The Second Judicial District Attorney and Albuquerque Police Department chief told members of the New Mexico Supreme Court Tuesday that a court order on time limits for trials needed to be changed.
The comments came during a meeting on the case management order (CMO) from the Supreme Court to those in Bernalillo County.
Among those giving feedback on the CMO were Bernalillo County District Attorney Kari Brandenburg, Albuquerque Police Chief Gorden Eden, Bernalillo County Sheriff Manuel Gonzales and Chief Public Defender Jorge Alvarado.
The high court previously mandated the CMO amid concern that Bernalillo County wasn’t prosecuting felony cases fast enough as jails overcrowded. Among its changes are a mandate that arraignment comes 10 days after either an indictment, arrest or filing of criminal information of a case—whatever comes last.
Since the CMO went into effect in February, Brandenburg and Eden have brought their criticisms of some of its provisions to the media. After the fatal shooting of APD officer Daniel Webster, for instance, Brandenburg said the CMO’s new time limits on discovery prompted a judge to dismiss an earlier felony indictment against the man charged with shooting Webster.
Most recently, she faulted the order for the dismissal of a criminal case earlier this year involving Jacob Jaramillo, who last month killed three in a drunken driving accident.
The Supreme Court justices have pledged commitment to improving the order, though they can elect not to change it.
At the meeting, Brandenburg told Supreme Court justices that restrictions in the CMO interfere with her office’s ability to indict criminals.
“In 2014 we indicted over 5,000 cases,” Brandenburg said. “As we’re set today, we’re probably going to indict approximately 2,000 cases.”
This means more criminals are out on the street, she said, and also affects her office’s ability to catch people early in their criminal career when they’re most likely to turn their lives around.
But court officials emphasized that criminal cases must be resolved to meet a defendant’s constitutional rights to a speedy trial.
“We don’t want the timeline to be too short,” Chief Justice Barbara Vigil said at the meeting. “But we also saw a culture in this county that had cases wallowing for years. That is not justice. The CMO is what we believe is a reasonable period of time so justice is rendered.”
The CMO allows Brandenburg’s office to retry any case that a judge dismisses without prejudice. But Brandenburg said her office is short on attorneys and staff and doesn’t have the resources to retry every case.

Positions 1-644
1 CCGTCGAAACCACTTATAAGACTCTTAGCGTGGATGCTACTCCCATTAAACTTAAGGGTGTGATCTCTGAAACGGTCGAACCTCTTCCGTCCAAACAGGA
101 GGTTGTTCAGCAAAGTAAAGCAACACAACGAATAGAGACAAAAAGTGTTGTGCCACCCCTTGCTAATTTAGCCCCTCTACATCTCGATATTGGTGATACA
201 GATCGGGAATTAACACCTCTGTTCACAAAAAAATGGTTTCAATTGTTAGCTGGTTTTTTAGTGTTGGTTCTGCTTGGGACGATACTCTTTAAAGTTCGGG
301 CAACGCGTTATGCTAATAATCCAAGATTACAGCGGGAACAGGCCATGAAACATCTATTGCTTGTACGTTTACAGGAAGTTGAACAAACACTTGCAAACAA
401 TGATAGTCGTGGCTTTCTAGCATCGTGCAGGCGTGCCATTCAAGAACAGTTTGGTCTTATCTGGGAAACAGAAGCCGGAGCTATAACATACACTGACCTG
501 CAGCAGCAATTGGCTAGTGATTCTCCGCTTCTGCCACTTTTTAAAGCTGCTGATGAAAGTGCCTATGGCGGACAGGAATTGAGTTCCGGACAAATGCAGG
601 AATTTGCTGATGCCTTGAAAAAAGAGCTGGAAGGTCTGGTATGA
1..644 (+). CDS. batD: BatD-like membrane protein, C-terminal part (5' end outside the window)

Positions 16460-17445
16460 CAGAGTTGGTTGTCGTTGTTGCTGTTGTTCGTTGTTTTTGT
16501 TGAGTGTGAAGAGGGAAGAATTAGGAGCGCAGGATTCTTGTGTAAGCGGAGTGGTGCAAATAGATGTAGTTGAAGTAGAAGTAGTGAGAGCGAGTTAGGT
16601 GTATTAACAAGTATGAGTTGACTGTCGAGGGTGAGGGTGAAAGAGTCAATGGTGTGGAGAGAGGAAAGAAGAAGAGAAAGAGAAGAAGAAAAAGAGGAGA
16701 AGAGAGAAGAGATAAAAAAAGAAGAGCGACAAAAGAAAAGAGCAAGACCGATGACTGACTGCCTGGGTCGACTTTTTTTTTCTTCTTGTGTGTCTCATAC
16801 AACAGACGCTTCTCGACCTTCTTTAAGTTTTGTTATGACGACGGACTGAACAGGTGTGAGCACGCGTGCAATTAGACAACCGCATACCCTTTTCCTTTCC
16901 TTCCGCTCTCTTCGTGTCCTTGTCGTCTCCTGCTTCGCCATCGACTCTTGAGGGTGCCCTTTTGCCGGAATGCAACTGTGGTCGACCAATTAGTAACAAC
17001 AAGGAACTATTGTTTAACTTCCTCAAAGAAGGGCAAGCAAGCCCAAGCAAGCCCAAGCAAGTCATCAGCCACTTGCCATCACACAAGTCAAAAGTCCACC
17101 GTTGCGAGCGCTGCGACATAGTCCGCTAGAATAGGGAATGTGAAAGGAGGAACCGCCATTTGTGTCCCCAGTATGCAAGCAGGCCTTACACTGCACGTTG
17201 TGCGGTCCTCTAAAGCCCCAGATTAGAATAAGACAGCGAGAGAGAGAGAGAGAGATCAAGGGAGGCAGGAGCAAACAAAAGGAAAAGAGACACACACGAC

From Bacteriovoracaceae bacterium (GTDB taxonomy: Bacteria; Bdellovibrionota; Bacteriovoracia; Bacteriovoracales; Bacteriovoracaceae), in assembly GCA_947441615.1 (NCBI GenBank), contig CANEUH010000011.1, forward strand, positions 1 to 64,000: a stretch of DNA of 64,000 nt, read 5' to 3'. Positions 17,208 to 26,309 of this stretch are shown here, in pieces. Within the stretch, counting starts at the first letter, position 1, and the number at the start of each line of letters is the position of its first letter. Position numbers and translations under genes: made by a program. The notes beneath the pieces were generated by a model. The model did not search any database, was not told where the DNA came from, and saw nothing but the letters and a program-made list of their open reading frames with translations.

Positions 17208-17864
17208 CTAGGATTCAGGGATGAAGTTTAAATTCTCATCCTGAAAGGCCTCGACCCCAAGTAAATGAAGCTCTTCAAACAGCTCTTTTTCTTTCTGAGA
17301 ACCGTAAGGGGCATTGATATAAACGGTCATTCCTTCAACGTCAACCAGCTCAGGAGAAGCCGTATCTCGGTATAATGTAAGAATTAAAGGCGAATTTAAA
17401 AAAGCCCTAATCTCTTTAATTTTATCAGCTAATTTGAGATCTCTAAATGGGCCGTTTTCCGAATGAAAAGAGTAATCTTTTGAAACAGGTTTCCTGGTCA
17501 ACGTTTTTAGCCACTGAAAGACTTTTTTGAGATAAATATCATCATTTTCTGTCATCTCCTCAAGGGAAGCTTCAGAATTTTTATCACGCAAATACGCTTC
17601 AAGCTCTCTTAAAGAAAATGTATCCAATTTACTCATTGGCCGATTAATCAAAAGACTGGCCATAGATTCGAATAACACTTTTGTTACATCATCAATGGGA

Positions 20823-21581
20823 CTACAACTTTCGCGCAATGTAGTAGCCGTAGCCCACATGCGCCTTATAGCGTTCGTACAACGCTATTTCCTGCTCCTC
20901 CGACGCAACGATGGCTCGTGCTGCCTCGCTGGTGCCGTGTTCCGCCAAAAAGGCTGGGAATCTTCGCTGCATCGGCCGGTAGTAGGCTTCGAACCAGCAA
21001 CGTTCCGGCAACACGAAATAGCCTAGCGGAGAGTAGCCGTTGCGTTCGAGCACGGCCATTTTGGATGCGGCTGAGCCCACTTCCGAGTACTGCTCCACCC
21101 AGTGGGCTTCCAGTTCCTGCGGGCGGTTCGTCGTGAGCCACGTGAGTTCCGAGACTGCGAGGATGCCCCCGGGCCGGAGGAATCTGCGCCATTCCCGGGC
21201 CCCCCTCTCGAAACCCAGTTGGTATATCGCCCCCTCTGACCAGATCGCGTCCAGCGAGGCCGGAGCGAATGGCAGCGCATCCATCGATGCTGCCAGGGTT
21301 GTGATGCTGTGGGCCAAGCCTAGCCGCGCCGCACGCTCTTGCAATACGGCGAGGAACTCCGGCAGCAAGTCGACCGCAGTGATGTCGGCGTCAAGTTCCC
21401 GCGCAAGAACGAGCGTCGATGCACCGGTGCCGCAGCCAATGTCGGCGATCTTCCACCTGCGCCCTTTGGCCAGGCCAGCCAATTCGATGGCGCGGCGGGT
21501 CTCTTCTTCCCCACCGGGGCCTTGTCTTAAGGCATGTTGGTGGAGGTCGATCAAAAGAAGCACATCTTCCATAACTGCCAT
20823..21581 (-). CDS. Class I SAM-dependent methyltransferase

“We are in desperate need of eight additional attorneys and eight paralegals to help us with the CMO,” Brandenburg said.
At one point, Justice Charles Daniels said the court would be glad to help appropriate resources if it could. But he argued that a lack of resources couldn’t be the only excuse for not complying with the CMO and again underscored that the order came as a result of long trials and overburdened jails in Bernalillo County.
“At some point we need to make the criminal justice system function,” Daniels said.
Another issue that came up was over providing witness information according to timelines established under the CMO. Eden spoke of how APD often interviews witnesses after an indictment is issued.”
“In complex criminal cases, we see witnesses come forward at a later time,” Eden said at the meeting. “We might not have all the witnesses submit their information, but we may have all their names.”
Deputy District Attorney Troy Davis said in big cases, it’s tough to submit all witness information by the time of arraignment.
“I think our concern is trying to contact up to 60 people within 10 days,” Davis said. “We don’t have the resources to do that.”
Parts of the CMO also call for scientific evidence used in a case to be submitted at least 120 days before trial. Both Brandenburg and Eden argued for additional time.
“Finding an expert witness is hard,” Brandenburg said. “Sometimes you may got through one or two experts before finding one you can use.”
Eden said that sometimes APD will find fingerprints that are “very conclusive” to proving a person was at a crime scene.
“Yet there is a demand on us to do additional DNA testing,” he said. “That’s where we run into conflicts. That’s where we run into difficulties.”
The meeting was the result of written recommendations officials sent to the Supreme Court about possible changes to the CMO.